Almost every culture has some kind of harvest celebration. Some of the traditions have been practiced for thousands of years. Here in the U.S, we celebrate Thanksgiving.
From a financial perspective, Thanksgiving starts many end-of-the-year activities. Now is the time to consider the tax consequences of the current year and implement any tax saving strategies. In 2007, I wrote about one one particular strategy known as tax loss harvesting. Over the last couple months I have been writing and talking about the fiscal cliff which is now the buzz in mainstream media.
But there is an interesting intersection between tax harvesting and the fiscal cliff which many people have overlooked.
The essentials of tax loss harvesting is to take investment positions which are currently worth less than you paid for them and sell them at a loss to offset other investment gains to reduce your taxable income. For example, if you have already recognized $10,000 in investment gains during the tax year you might consider selling other investments at a loss so your net income goes down, thus reducing your tax bill.
The "catch" in doing a tax loss harvest is known as the wash sale rules. The IRS says that if you sell an investment and repurchase a "substantially identical" investment within 30 days, they will disallow the tax loss.
There is a strong consensus that tax rates will be going up very soon. No one, as of yet, knows exactly how much or when, but many tax professionals are taking a different approach in 2012 and telling clients to increase their taxable income as much as possible this year as opposed to pushing it forward. The goal of this advice is to pay the lower tax rate now rather than a higher tax rate later.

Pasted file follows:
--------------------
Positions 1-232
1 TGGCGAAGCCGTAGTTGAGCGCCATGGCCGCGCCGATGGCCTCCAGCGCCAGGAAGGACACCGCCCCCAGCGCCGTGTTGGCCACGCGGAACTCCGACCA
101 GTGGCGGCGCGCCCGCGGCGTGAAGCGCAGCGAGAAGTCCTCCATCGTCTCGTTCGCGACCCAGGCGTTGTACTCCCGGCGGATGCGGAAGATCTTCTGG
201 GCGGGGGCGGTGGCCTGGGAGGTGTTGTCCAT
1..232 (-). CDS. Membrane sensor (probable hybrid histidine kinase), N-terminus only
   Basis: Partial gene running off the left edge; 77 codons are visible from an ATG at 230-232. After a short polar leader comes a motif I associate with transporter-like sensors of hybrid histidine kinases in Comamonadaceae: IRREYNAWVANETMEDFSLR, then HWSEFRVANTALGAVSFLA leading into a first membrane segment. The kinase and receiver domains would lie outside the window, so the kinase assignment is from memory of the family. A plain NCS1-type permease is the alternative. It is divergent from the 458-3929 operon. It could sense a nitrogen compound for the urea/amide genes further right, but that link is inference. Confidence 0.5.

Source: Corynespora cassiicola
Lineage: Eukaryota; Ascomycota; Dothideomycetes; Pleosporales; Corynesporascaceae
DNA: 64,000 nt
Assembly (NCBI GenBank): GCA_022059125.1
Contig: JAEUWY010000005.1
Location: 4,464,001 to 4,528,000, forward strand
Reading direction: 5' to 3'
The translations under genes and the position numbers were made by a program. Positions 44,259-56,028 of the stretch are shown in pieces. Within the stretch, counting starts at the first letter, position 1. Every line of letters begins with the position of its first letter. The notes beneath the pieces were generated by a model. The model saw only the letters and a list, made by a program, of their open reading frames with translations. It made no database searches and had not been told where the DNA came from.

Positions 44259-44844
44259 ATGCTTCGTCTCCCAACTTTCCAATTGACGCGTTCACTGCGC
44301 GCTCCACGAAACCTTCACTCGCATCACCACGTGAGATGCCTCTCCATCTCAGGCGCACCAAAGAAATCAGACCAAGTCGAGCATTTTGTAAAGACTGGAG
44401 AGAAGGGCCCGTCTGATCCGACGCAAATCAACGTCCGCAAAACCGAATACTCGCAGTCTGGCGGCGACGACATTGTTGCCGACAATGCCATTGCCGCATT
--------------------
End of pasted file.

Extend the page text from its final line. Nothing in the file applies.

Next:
The opportunity lies in the fact that the wash sale rules apply only to losses, not to gains. Suppose you own 100 shares of XYZ stock which you purchased at $20 per share and are now worth $35 per share. If you sell the stock now, you have to pay income taxes on the $15 per share gain with your 2012 tax return. If you owned the shares for more than a year it would be at long term capital gain rates, currently capped at 15%. So the strategy is to do just that, sell the stock but immediately repurchase the same shares at about the same price. You pay the tax on the $15 per share now, and going forward your taxes are based on your new $35 cost basis in the stock.
Taxes aren't always bad. Paying taxes means we have made a gain, but we may as well minimize the amount of taxes due on that gain. We would be happy to discuss this, or any other, tax or investment strategies with you.
On behalf of the entire DV Financial team, we wish you a very safe and happy Thanksgiving.
Tax strategies discussed are general in nature and not directed at any particular individual or situation. Please consult with a CPA or tax planning specialist before implementing any tax reduction or planning strategy.